“I never get a good lunch because my mom’s a dietitian.”
My daughter is talking to a friend in the backseat of our car. She has gotten my attention, “What are you talking about?”
“My friends get candy and jellyrolls. I’ve never gotten a jelly roll.”
Take a deep breath. I need to prevent myself from getting hooked into a battle that I will not win.
Here is the fact: I have never sent my daughter a jelly roll. In fact, I have never eaten a jelly roll myself.
And I can argue that I have sent cookies, granola bars and other sweet bakery items, or that she should be glad she gets any food at all, but it will not help my cause. In her six-year-old eyes, a major injustice has occurred.
Feeding children is difficult because there are so many options, that we have lost unity in what foods should be part of a healthy diet. We are battling between what we want our children to eat, and what they have exposure to. Unfortunately, Dora’s face is not pasted on our heads of broccoli. So what are some strategies for navigating this food environment with children?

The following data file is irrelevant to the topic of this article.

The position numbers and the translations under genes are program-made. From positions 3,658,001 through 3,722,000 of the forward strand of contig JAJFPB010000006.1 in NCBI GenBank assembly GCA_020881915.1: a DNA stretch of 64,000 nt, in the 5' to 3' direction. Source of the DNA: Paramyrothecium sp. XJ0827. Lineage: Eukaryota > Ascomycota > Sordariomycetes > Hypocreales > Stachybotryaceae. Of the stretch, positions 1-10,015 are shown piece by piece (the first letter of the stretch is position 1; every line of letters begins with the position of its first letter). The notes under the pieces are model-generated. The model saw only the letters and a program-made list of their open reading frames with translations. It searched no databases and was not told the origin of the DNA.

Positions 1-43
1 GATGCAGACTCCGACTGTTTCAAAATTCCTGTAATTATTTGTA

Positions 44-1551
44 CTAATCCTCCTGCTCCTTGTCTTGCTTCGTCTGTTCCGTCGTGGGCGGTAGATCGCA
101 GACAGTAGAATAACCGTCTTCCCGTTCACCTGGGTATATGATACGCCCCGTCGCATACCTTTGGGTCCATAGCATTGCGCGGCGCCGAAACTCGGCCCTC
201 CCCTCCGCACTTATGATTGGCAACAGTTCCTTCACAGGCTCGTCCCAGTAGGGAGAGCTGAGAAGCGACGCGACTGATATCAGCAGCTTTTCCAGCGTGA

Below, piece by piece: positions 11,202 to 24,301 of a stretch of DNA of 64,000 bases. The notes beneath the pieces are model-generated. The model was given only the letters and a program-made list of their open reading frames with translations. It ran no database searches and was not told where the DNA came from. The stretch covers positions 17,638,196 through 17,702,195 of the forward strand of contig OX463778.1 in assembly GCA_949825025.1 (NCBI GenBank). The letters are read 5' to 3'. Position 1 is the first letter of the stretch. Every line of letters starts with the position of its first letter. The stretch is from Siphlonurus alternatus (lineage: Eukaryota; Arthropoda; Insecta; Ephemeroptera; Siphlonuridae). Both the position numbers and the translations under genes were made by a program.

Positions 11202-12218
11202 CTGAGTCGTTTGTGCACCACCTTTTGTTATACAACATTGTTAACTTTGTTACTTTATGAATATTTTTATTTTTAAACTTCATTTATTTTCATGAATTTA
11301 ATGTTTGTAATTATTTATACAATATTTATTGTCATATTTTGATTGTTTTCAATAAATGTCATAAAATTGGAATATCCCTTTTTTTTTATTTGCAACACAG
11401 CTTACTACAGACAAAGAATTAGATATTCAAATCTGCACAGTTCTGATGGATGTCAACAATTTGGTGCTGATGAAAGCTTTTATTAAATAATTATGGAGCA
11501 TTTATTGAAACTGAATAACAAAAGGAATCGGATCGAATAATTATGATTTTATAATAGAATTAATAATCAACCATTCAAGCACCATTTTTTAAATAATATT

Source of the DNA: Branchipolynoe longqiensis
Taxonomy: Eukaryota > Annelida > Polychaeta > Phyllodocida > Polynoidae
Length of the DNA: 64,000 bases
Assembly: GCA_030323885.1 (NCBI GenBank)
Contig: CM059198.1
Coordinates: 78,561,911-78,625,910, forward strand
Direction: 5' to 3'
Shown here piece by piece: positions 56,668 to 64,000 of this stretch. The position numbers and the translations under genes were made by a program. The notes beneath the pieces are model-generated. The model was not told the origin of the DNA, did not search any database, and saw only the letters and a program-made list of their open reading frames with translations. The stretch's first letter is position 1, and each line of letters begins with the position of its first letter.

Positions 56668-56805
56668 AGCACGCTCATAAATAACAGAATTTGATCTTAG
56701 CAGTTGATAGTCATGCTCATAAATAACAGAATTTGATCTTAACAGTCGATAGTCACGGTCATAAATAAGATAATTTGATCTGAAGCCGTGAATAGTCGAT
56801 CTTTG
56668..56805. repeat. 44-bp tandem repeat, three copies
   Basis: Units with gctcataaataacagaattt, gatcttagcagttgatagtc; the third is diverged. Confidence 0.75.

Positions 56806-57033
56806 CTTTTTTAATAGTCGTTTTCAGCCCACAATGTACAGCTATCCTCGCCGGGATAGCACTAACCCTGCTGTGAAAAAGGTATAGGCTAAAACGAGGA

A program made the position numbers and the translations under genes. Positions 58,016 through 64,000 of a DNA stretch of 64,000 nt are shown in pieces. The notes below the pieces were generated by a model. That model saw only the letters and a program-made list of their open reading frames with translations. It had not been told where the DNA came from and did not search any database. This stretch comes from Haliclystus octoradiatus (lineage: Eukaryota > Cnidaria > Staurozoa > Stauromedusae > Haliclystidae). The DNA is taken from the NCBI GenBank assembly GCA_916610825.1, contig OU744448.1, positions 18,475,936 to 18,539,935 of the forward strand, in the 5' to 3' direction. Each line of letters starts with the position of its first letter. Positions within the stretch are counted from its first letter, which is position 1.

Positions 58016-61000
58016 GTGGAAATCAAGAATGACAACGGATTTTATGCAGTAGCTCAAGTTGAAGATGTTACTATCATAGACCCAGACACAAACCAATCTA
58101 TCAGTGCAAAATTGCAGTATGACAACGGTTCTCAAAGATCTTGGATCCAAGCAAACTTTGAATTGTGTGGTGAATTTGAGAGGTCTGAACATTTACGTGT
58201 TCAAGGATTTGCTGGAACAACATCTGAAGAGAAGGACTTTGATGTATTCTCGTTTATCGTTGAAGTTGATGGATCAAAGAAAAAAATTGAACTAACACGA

1. Think big picture: We want to eat mostly good food, most of the time. Non-nutritious foods are part of the real world and there is room for them as part of a healthy diet. It is a good skill to learn how to eat these foods in moderation.
2. Offer healthy choices most of the time – Research shows children need 15 to 20 exposures to a new food before they are comfortable eating it. Be patient and persistent.
3. Set an example by eating a good variety of food yourself.
4. Use peer pressure: we have all witnessed our children eat a disliked food and enjoy it when their friends are doing the same.
5. Involve your child in the preparation of meals and snacks. Learning how to prepare healthy foods will encourage eating them.
6. Avoid battles around food; try humour: “I know, Claire. Dietitian moms are the worst!”